As promised, I'm going to share more of the details from my visit to Dana Farber last week. I guess I think it's important to keep all of it real. It was a positive visit, but honestly it's truly never easy, and this day was no different.
Our day started before 7:00am when we left the house to arrive by 8:00am for bloodwork; bloodwork that revealed that my White Blood Cell count was still in the gutter and that I had to continue to wait for it to go up before restarting the meds because of my safety. It also resulted in a smaller dosage that hopefully will still attack and kill the yuck. And still, here we are a week later, and I find myself in the same predicament. My WBC are moving like a sloth and apparently in reverse. Getting that news on Tuesday was certainly frustrating and left me feeling a bit paralyzed and defeated.
Back to last week - the visit also included an appointment with my oncologist, an infusion of some meds for my bones, two painful shots in my tush and my first visit with a neuro-oncologist, including a thorough exam, done by his fellow, of my brain function, of which I passed with flying colors.
Most of the two hour visit was also spent talking about my symptoms and experiences I've had prior to diagnosis and after. He concluded that it was probably best to prescribe a low dose of some medication for seizures, as it is his determination that the long term issues I've had with my eyes and the numbing sensations in other parts of my body could be small seizures. I was not surprised, but actually a bit relieved, because I've "known" for some time that these vision and numbing sensation episodes have been small seizures; I know my body, sometimes too well. The hope is that by being on the meds, things will not be as frequent and I will not have to panic every time it happens. He is really not worried about the "seizures" because they come and go, which is a good sign. He just doesn't want the small to ultimately become big, thus the meds. The meds have been a simple addition to my daily regiment and if they can give me some peace of mind, it is certainly worth taking them.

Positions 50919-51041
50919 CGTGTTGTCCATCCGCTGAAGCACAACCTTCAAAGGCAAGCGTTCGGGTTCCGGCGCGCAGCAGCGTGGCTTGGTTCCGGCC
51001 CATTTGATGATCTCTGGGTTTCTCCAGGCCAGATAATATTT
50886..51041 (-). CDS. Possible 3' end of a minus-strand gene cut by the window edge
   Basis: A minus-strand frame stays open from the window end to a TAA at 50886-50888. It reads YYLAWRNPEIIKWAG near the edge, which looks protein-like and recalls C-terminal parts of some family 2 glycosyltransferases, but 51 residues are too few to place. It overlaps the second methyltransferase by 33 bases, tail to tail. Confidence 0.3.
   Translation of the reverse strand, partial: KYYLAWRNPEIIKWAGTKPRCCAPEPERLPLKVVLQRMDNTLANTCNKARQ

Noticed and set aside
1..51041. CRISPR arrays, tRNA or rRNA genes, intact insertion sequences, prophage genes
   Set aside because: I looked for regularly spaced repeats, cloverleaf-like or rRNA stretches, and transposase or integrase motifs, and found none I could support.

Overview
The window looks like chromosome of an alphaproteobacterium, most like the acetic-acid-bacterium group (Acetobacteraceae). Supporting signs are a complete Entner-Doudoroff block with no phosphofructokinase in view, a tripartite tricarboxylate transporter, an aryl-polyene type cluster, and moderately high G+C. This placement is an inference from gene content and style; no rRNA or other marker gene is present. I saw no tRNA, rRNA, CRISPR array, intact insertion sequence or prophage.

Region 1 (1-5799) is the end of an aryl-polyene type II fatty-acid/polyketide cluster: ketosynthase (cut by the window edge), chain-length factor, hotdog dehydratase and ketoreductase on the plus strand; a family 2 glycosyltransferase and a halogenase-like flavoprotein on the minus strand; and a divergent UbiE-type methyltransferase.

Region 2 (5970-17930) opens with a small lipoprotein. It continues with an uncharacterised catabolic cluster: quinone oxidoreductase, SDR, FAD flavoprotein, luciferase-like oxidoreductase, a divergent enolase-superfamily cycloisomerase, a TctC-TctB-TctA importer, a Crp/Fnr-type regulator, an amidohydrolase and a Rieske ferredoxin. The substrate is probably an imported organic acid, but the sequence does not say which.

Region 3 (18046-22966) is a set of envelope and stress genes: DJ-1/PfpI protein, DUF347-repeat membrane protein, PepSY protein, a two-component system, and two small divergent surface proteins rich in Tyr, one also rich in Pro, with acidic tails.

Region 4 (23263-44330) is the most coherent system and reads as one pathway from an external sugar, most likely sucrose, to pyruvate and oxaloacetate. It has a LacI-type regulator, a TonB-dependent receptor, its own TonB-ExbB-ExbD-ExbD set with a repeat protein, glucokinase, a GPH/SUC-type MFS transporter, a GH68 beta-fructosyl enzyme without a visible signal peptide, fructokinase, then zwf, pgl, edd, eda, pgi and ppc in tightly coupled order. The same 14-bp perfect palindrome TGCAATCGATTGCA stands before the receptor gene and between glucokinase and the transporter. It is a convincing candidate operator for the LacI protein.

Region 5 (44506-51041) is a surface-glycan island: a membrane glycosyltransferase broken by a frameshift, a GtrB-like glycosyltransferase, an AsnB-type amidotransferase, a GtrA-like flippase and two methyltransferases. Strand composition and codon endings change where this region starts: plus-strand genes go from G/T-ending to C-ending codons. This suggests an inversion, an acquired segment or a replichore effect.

Eight hours later after more, unscheduled bloodwork, we finally left, exhausted from the day.
This truly is a full-time job and on this day, I undoubtably worked my entire shift with few breaks.
So as I continue to wait for my WBC to rise, I try to take advantage of the less side effects I seem to be experiencing and reflecting on the positives, like today's visit to the radiation oncologist when she said, "Well, I think you're doing outstanding." She doesn't know all the ins and outs but as far as recovering from the radiation, she was very pleased. And her being pleased, gives me some relief as well.
And a welcomed distraction to the Big C has been this nest of newly hatched birds. I'm slightly obsessed with getting a glimpse of them on a daily basis.
"The Real Deal is always going to win in the end."
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